The best of times
Emerson Silverton Best, one of the two men who celebrated their 100th birthday today, has a very sharp mind.
He responds to questions intelligently and will not hesitate to sternly demand that he be allowed to complete his responses his way if not given a chance to elaborate.
He can be quiet and secretive at times, but he is also very much in tune with the way his affairs are conducted and has much say about it.
Following a visit from Governor General Sir Elliott Belgrave at his Crick Hill, Westmoreland, St. James home this morning, Best who lived in London for 50 years, sat with the media and shared memorable stories of the past and reflected on the present.
Having spent half his life in England, signs of the British accent remain, but it’s the Barbadian accent that is dominant.
He said he was from a “real middle class family” that owned land in Barbados and recalled that his great-great grandfather was a Scotchman from the Valley of Glencoe. However, he spent most of his working life as a tailor and printer.
“I am a retired printer. I have done many things but I never left the trade. I went into printing around the age of twelve behind my father at The Herald,” said the centenarian, emphasizing pride in his background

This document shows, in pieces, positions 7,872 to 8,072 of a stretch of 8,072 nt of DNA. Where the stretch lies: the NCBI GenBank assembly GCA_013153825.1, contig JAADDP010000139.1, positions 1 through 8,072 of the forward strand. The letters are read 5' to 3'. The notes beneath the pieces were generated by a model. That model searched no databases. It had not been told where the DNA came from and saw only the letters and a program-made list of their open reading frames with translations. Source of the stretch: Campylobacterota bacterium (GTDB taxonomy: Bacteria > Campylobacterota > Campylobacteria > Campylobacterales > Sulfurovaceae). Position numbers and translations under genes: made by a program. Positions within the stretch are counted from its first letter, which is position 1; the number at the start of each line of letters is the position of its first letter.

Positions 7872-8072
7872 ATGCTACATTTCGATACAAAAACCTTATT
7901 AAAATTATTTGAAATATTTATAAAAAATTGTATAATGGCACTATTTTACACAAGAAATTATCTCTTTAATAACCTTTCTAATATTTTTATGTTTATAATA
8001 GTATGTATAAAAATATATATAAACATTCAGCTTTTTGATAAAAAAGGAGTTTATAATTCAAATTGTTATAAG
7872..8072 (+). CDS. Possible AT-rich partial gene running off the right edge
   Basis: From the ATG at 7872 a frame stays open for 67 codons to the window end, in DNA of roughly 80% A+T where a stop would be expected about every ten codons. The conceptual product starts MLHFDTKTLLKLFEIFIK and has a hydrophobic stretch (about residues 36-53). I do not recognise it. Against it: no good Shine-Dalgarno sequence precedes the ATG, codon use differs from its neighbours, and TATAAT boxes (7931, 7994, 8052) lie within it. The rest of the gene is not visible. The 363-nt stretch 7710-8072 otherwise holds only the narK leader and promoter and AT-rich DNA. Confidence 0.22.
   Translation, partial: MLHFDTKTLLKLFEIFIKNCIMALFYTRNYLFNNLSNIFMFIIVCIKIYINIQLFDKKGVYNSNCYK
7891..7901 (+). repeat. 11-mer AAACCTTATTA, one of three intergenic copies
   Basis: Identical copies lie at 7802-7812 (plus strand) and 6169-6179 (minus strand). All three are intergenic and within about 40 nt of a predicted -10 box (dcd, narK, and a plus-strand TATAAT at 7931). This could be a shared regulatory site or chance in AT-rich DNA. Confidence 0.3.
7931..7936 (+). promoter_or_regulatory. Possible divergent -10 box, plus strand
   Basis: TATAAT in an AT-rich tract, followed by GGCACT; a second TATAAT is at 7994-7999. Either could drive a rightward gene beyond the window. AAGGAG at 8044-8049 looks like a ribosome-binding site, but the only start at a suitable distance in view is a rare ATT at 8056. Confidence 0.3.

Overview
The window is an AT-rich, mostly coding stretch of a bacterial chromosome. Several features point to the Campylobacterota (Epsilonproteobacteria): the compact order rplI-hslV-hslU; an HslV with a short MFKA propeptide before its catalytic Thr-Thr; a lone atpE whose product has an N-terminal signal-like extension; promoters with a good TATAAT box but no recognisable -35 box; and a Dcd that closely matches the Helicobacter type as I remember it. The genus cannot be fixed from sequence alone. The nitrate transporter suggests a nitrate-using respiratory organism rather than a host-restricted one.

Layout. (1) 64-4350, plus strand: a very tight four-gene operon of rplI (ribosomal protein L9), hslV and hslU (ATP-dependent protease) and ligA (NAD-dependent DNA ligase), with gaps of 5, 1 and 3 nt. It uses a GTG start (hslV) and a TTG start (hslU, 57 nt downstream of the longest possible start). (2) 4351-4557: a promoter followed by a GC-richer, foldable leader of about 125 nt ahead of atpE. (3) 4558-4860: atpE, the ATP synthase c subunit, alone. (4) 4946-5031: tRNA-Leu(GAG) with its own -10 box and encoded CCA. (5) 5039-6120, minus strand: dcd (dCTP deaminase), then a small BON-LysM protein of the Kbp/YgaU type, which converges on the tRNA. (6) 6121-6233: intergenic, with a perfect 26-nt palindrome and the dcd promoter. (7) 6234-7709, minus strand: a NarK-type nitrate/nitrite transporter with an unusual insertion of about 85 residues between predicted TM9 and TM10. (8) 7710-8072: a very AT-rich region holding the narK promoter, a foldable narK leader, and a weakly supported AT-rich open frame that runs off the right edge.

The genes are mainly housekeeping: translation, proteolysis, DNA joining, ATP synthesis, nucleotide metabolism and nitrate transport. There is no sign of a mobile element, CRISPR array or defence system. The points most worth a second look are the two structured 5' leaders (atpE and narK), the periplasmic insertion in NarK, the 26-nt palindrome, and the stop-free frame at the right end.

While relatives and family members travelled from across the world to celebrate this special occasion with him, the centenarian made it clear that he would not be “so daft to concentrate on being 100 years old”, preferring instead to be contented with being in the “evening” of his life.
“I am active and the only thing got me now is that I am a bit weak. I believe in the true and living God and I believe I can live a little longer. I set no date. I never said to God I want to live to be a hundred,” he said.
His caretaker and granddaughter Amanda Moore said it could be challenging at times to take care of the elderly Best. Nevertheless, she boasted that the stories he shares keeps her going, and the history lessons are priceless.
She said she was often amazed at his memory and ability to effectively recall events that happened years ago, even giving exact dates at times.
“I just love him as a grandad and I enjoy doing this. He is a still very active [and] move around on his own. He tries to help himself in everything. He doesn’t like you to baby him. He is still very independent even though he was 100 years old,” Moore said.
Just last year was asking for a lawnmower.
Before Sir Elliott ended his visit, he said he was impressed and surprised at the 100-year-old’s ability to read fine prints, and urged Best to stay away from any lawnmowers or harmful instruments.
The Governor General also encouraged family members not to overdo the birthday celebrations which can prove to be quite fatiguing for the elderly.
“I hope they don’t overdo it todaybecause sometimes they overdo it and the centenarian don’t live to see another birthday,” Sir Elliott said.